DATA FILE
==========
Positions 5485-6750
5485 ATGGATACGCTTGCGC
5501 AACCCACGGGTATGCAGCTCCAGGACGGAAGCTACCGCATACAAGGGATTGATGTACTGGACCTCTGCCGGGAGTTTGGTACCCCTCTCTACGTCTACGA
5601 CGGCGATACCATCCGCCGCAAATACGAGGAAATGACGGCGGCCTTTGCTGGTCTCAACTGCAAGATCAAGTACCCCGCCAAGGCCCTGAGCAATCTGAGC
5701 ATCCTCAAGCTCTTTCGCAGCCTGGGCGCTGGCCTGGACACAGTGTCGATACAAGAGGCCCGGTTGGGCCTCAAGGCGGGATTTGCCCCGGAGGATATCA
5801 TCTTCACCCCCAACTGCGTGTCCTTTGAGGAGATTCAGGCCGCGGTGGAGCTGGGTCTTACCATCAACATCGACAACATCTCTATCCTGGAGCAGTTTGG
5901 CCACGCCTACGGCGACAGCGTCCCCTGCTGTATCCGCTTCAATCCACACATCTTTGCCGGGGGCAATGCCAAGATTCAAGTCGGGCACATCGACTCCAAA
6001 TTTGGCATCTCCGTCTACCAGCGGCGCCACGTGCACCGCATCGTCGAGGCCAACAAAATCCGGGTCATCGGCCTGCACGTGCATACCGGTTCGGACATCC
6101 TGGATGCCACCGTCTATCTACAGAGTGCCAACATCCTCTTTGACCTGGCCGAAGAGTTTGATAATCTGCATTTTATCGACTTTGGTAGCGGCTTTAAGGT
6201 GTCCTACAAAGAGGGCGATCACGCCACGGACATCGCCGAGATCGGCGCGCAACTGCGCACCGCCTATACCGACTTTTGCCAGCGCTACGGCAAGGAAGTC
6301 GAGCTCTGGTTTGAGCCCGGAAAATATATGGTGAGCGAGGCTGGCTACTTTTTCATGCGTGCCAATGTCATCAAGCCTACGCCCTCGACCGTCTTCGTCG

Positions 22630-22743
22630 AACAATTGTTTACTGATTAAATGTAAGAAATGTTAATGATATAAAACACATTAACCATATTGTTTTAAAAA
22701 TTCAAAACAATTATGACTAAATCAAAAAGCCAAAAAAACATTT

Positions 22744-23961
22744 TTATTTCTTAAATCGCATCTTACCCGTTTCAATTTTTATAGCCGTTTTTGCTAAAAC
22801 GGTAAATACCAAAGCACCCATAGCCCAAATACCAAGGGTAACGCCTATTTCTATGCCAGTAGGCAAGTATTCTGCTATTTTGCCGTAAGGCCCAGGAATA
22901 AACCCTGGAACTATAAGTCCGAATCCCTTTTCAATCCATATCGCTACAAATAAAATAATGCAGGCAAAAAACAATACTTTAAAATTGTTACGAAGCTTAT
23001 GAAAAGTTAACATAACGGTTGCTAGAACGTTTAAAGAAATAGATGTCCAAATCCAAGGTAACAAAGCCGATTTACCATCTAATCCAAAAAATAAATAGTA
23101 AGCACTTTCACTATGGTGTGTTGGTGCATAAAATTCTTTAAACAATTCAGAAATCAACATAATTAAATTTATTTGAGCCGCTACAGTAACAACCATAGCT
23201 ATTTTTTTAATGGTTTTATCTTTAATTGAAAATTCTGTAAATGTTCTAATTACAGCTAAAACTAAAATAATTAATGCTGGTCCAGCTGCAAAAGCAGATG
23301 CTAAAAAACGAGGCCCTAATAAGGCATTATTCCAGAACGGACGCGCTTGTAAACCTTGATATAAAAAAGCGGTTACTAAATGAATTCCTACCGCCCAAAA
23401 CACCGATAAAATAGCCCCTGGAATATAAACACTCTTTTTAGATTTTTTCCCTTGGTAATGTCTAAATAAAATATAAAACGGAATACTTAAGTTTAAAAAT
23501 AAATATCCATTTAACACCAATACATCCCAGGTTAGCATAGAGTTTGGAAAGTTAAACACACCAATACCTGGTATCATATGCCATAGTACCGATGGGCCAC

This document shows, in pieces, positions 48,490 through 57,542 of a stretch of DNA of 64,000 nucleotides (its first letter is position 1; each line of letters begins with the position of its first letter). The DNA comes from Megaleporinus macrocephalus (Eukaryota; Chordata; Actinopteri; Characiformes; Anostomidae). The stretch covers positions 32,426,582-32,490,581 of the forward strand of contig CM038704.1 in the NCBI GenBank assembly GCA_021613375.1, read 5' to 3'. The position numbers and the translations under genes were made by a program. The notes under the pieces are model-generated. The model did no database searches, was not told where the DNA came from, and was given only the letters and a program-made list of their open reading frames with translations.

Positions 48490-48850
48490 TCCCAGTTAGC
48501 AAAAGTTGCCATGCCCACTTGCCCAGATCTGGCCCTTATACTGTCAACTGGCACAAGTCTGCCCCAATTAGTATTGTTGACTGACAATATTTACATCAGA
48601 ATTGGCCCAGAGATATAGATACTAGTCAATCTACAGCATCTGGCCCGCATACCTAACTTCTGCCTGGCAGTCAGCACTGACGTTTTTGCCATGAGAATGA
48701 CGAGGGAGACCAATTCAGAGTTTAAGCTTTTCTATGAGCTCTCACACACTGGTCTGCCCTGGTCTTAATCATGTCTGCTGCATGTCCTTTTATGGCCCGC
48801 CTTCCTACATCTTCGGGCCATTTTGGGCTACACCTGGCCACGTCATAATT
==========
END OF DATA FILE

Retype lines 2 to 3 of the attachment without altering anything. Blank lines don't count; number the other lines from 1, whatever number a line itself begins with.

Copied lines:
5485 ATGGATACGCTTGCGC
5501 AACCCACGGGTATGCAGCTCCAGGACGGAAGCTACCGCATACAAGGGATTGATGTACTGGACCTCTGCCGGGAGTTTGGTACCCCTCTCTACGTCTACGA